Stinky by Eleanor Davis is for a little more experienced reader (Gr. 1 -2). My son read this very well and he is one who struggles with reading. But the wonderful story of a Stinky swamp creature who hates clean little kids but meets a friend in a boy who seems to like the exact same mucky, gross things he does is an appealing story for boys. One that will keep kids reading just for the fun of it. Divided into chapters this book gives a good sense of accomplishment when finished by the emergent reader.





Mo and Jo: Fighting Together Forever by Dean Haspiel & Jay Lynch is again for the more experienced reader, divided into chapters and is the highest reading level of the lot, approx Gr.2-3. My struggling reader had some difficulties with the vocabulary but with a little help from Mum and Dad he was eager to read the super hero story. With both a girl and boy character this should appeal to both, though I think boys are going to love this one for sure. Every boy's dream of becoming a superhero comes true when Mo and Jo's mailman comes to their house and admits that he is the Mighty Mojo but he is retiring and would like to give them his costume which contains his powers.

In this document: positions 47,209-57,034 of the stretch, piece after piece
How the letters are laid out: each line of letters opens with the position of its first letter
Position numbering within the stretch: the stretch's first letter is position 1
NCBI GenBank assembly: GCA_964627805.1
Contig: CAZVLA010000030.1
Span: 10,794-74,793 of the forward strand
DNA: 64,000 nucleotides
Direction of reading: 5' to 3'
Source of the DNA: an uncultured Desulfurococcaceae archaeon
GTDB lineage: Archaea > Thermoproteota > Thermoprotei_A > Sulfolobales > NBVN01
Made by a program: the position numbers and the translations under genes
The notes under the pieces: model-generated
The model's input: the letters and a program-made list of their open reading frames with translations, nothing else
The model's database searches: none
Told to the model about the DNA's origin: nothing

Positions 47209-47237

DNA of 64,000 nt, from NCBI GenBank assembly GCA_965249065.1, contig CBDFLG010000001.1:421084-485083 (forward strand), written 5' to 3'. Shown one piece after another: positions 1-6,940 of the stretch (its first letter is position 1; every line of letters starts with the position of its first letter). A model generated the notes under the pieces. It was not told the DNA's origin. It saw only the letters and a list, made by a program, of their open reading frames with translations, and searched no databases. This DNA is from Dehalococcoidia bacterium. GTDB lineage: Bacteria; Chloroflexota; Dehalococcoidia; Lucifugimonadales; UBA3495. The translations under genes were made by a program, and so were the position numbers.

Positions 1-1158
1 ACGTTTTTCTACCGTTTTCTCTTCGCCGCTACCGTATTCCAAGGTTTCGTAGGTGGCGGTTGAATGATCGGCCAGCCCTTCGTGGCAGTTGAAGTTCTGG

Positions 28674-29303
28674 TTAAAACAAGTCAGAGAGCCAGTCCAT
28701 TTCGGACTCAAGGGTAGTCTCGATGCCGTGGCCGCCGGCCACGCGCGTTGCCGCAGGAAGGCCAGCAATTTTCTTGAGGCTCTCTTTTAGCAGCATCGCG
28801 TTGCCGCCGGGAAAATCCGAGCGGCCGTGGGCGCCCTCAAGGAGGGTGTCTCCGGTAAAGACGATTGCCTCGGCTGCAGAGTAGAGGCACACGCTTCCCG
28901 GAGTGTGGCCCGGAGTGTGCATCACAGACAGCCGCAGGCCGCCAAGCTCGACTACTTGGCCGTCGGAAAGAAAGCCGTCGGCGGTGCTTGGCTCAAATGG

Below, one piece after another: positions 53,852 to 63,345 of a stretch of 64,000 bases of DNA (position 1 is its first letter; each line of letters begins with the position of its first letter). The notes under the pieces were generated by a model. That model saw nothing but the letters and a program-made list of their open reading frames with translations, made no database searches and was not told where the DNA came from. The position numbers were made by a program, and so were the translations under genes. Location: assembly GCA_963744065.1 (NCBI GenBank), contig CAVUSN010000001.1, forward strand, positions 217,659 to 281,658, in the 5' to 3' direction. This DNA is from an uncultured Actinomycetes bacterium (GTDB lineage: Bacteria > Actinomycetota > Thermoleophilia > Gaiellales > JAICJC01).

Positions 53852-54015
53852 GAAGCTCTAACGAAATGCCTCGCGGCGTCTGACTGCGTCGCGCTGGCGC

As a parent I was thrilled with these enticing books that held my reluctant reader's interest and kept him reading page after page without any pressure from mum or dad to just try and read one more page. In fact we all liked them so much I've ordered the first three for Christmas presents this year and look forward to the next books that will published next year. These 'early readers' are a fabulous use of the graphic novel format.

Rating: 5/5

Sunday, November 16, 2008

179. Too Close To Home


Too Close to Home by Linwood Barclay

Pages: 404
Finished: Nov. 15, 2008
First Published: Sept. 2008
Genre: thriller
Rating: 4.5/5
Reason for Reading: Received a Review Copy from Random House Canada.

First sentence:

Derek figured, when the time came, the crawlspace would be the best place to hide.